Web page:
The thing I like most about the brewing scene exploding in London is that it’s now even easier for me to find interesting beer. Every other pub is trying to get something better than dishwater on its hand pumps and the The Kernel Brewery turn themselves into brewpub once a week. While nipping into Utobeer, Dr.ink or one of the other beer shops in London that I’ve yet to visit isn’t all that hard, but it’s really quite nice being able to wander into a brewery, order a pint, say hello to the brewer and then schlepp a heavy rucksack full of bottles home. That’s what I did last weekend. Although Kernel only serve 2/3rds rather than pints.
Evin O’Riordain and the Kernel gang have done some quite impressive things outside of beer. Their original brewery, at one end of the once mostly empty Maltby Street, has reinvigorated an area and created a secondary Borough Market. The railway arches both on Maltby Street and Druid Street on the other side of the railway track are now full of bakeries, meateries, oil pressers, coffee makers, booze merchants and restaurants, with everything from St John (fresh eccles cakes for the win) to Jensen’s Gin (only just opened – they’re building a distillery one arch east of Maltby Street) along a stretch of about 100 yards. If you walk a further 10 minutes east then you’ll hit the new Kernel Brewery, now taking up two whole arches and packed full of tables on a Saturday to cope with all of the visitors popping in for a beer. They’ve even had to build a separate ‘drink beer here’ bar to let people come and buy bottles to take away without having to wait in an increasingly ridiculous queue. I say ‘build’, they say ‘we put some tables around a door’.
Predictably the area around the new brewery has started filling up with Maltby offshoots, with a butcher one side of the brewery, a cold meat seller the other and a range of coffee shops and other food related businesses popping up in nearby estates. From one brewery to a new, thriving food and drink district, carrying on from where the high rents and increasing crowding of Borough Market have left off. Good work. Right, enough gushing.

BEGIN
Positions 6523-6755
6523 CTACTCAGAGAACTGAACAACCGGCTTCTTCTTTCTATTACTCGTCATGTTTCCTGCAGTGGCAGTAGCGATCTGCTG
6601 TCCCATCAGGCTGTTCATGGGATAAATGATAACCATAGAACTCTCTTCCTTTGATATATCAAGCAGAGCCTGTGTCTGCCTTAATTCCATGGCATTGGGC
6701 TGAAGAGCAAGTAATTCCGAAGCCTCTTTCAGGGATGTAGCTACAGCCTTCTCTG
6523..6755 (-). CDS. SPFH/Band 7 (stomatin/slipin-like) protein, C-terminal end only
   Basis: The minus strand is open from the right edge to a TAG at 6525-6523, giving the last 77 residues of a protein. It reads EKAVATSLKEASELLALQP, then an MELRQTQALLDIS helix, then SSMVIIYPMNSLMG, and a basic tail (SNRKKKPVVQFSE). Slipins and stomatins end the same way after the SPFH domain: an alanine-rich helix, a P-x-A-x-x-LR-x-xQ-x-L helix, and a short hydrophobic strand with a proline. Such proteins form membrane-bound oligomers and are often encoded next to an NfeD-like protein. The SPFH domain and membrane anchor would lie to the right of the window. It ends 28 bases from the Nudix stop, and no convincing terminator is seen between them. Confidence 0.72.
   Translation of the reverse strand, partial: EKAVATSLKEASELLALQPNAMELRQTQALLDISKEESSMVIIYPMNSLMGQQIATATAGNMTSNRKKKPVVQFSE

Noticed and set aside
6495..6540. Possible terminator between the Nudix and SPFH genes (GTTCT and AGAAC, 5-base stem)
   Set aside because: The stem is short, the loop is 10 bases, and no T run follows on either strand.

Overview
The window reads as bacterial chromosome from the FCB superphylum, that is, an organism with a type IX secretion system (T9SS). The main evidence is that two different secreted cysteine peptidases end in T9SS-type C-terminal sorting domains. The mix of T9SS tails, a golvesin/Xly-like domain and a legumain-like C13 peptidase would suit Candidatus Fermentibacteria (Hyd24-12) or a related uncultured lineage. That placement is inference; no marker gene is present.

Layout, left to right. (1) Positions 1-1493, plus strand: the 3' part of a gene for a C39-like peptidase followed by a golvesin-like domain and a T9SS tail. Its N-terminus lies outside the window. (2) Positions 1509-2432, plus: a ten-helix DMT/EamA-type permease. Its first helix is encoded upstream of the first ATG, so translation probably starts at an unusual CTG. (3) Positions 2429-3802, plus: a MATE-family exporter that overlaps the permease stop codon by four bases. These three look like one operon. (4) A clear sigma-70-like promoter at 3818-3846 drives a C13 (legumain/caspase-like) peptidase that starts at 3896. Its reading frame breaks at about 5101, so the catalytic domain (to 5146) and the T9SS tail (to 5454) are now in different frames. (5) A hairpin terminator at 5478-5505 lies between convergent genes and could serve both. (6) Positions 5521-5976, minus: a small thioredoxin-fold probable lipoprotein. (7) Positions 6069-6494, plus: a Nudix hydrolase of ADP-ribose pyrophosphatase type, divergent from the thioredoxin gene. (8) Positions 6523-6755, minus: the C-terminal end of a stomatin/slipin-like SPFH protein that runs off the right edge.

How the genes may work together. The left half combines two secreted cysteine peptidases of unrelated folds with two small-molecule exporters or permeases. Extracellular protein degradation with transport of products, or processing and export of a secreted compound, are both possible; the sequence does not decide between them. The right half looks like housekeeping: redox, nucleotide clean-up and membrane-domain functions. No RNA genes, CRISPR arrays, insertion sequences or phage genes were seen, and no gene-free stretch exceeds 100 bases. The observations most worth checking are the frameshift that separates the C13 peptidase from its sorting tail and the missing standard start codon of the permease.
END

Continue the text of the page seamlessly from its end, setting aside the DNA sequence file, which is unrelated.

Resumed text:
I’ve not tried many new beers from The Kernel recently, having stuck to Table Beer and their various (I)PAs, but did manage to get a spot of London Sour (very sour, very nice) and Bière de Table (A saison. A proper one. Not some bandwagon jumping, fruit infused, barrel-aged, over-hopped thing that claims to be a saison, making the word saison mean even less one brew at a time) when I was in at the weekend. I also grabbed a few things from the takeaway table, including a couple of bottles of Kernel S.A.N.S. IPA.
I’ve seen a few bottles of their acronymed IPAs before, but never quite got as far as working out which hop each letter represented, other than assuming the N.S. is ‘Nelson Sauvin’ to mess with people like me who would assume that four initials = four hops. In this case the internet suggests that it’s Simcoe, Apollo and Nelson Sauvin. I’ve heard good things about the S.C.A.N.S. (with Citra extra) and the S.C.C.A.NS. (with Columbus, Citra and a contracted N.S.) so thought I’d have a try.
It poured with a decent fizz and the head collapsed to a very white and fluffy consistency. On the nose there were pine needles, resin, musty hop sacks and dried orange peel – not as much of a burst of aroma as I normally find with Kernel’s beers.To taste it was fizzy with sweet fruit – pineapple, dried mango, sweet and sour oranges. However, that was backed up by herbs, hints of flowers and lots of mulchy green hoppy bitterness. It finished with some incense and lots of green bitterness, with a touch of sweet citrus.
It was a lot less floral and fruity than many of the Kernel IPAs I’ve tried, focusing on a big hop bitterness through the middle. However, there was still enough fruit to balance things out and it was rather nice, as I’ve come to expect from them. Note to self: go to the brewery more often.
The Kernel Brewery India Pale Ale S.A.N.S.
India Pale Ale, 7%. £2.80 from the brewery